Three Care Tips To Help You Avoid Or Prepare For Boiler Emergencies

The boiler is one of the key appliances that will keep a house warm during the winters. While boilers are fairly common, homeowners frequently lack a developed understanding about these systems, which can put them at a disadvantage when it comes to addressing boiler emergencies.

Inspect The Unit For Corrosion

Rust is a leading cause of problems for boiler systems. When rust is allowed to form on these devices, the rust will create weak points in the metal. Due to the sizeable pressures that a boiler may experience, these weak spots can be prone to rupturing or developing leaks. Over time, these issues can lead to serious problems for the house. These problems can stem from the performance of the boiler being compromised as well as water damage occurring to the area of the home where the boiler is located. By inspecting the exterior of the boiler every couple of months, you will be able to catch rust before it has the time to spread and worsen.

Monitor The Internal Pressure

Boilers work by using extremely hot water to warm the house. However, water will greatly expand in volume when it is heated, and this may lead to the interior pressure of the boiler approaching critical levels. It can be possible for the pressure of a boiler to get high enough to cause the unit to explode. In addition to causing sizable damages to the house, an exploding boiler can also put you at risk of suffering serious injuries. You can avoid needing to manually check the pressure in the boiler by installing a monitoring system. These systems will have a panel that displays the current interior pressure of the unit, and they will sound an alarm if the pressure starts to get too high.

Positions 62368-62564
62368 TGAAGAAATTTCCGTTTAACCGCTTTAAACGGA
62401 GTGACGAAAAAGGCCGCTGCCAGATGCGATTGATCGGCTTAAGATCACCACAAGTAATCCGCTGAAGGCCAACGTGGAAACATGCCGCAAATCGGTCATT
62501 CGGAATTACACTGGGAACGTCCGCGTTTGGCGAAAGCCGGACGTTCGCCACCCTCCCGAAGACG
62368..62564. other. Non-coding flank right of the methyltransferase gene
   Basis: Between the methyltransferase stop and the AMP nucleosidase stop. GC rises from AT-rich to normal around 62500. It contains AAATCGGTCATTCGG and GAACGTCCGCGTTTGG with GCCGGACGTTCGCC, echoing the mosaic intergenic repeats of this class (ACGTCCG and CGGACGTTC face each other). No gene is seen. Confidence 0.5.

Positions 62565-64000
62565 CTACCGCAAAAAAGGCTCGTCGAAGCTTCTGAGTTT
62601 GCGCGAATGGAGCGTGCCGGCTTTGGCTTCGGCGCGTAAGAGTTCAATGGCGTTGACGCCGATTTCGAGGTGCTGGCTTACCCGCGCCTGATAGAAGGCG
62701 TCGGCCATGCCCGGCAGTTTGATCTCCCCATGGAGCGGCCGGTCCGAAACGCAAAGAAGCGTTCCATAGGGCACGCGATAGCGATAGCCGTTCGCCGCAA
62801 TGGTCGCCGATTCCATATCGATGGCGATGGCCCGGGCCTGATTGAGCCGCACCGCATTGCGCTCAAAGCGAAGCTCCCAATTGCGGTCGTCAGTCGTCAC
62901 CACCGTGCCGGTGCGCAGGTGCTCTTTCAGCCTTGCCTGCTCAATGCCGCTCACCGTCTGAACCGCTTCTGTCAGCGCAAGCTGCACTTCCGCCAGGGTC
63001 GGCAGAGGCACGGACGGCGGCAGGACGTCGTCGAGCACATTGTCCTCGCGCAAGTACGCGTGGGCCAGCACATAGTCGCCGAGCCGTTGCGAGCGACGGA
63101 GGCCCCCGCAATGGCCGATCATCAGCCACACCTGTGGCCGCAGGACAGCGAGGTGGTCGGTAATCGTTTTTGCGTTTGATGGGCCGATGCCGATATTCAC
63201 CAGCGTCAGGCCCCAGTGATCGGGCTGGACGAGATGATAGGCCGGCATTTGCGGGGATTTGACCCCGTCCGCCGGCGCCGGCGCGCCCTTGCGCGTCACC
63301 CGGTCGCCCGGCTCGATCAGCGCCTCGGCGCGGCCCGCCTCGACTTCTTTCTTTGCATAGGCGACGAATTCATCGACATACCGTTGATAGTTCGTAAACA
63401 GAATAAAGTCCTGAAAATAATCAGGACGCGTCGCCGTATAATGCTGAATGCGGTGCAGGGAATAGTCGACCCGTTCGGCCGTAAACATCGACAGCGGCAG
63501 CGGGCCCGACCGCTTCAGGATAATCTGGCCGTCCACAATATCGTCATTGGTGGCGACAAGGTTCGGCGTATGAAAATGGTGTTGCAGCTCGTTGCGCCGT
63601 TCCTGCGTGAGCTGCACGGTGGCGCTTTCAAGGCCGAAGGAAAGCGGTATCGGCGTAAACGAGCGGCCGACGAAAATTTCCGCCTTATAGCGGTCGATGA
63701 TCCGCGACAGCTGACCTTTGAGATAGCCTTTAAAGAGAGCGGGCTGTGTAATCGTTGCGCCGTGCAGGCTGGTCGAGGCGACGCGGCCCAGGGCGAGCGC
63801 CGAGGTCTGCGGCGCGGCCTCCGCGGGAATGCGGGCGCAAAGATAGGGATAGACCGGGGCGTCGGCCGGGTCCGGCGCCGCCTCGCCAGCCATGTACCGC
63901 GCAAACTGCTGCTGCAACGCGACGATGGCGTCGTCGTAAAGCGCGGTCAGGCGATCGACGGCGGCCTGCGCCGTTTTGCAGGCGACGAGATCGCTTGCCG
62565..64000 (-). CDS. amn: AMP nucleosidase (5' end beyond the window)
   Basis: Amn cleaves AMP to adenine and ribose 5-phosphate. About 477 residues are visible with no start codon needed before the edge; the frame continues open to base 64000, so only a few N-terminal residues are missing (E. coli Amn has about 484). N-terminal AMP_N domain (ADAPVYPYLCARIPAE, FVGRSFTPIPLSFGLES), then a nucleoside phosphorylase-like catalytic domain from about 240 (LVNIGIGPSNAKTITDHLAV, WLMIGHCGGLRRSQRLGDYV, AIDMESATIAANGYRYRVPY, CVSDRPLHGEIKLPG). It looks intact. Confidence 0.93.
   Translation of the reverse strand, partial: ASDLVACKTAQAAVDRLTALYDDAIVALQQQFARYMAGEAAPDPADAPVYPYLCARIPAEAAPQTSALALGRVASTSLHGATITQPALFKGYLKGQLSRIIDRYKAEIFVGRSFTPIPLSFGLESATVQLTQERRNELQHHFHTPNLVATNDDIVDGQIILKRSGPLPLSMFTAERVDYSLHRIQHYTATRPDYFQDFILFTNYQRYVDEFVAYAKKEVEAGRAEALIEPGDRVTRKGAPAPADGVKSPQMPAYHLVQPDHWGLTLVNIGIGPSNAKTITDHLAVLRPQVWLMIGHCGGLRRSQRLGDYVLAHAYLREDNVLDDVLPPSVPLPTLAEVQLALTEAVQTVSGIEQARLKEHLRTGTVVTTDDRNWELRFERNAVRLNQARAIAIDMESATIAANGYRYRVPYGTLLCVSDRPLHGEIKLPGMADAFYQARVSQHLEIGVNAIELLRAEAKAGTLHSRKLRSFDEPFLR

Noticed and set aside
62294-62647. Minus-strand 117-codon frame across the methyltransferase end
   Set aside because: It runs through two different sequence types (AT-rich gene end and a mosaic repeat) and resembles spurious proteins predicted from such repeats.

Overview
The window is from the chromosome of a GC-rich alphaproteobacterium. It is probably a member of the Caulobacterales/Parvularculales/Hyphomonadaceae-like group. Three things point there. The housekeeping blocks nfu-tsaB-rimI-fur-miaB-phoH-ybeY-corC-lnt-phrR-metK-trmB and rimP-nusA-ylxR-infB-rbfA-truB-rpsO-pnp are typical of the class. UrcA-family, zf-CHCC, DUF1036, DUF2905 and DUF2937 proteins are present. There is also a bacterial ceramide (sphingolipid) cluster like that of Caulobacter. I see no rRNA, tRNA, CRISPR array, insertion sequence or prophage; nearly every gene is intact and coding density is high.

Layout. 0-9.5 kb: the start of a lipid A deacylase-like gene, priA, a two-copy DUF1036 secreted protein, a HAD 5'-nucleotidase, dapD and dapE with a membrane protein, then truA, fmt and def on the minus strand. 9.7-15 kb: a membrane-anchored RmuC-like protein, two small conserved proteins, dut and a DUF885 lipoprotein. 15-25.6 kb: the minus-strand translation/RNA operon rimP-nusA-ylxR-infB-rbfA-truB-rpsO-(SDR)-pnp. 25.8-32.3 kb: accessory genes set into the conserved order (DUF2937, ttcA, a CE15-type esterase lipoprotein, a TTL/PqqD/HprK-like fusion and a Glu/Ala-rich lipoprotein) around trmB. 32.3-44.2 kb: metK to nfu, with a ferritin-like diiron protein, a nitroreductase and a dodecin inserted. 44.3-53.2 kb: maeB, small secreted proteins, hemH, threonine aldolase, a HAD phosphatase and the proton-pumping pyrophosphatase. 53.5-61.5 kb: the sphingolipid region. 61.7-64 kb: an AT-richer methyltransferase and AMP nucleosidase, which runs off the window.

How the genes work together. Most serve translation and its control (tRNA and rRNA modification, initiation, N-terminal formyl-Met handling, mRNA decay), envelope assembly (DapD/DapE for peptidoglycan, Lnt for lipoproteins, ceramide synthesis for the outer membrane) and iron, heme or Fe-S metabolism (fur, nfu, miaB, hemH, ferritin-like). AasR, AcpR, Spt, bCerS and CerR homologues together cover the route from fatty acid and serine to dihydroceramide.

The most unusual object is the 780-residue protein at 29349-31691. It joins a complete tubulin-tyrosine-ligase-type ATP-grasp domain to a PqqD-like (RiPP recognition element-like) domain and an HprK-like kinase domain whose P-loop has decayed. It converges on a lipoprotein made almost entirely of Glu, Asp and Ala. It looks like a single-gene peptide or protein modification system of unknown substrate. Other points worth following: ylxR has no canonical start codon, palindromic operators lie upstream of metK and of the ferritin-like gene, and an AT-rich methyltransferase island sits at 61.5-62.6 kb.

Install A Carbon Monoxide Detector

Gas- and oil-burning boilers are commonly preferred by homeowners due to their cost effectiveness. While igniting natural gas or oil can produce enough heat to warm the water that is in the boiler, this reaction will also produce potentially harmful chemicals. In particular, carbon monoxide is a byproduct of burning these substances that can pose a significant health risk. Unfortunately, this gas does not have an odor or a taste, which will make it very hard to detect. By installing a carbon monoxide detector near the boiler, you will know as soon as carbon monoxide levels start to approach dangerous levels, which can help you to turn off the boiler as soon as possible so that exposure to this gas is limited until maintenance can be performed on the boiler.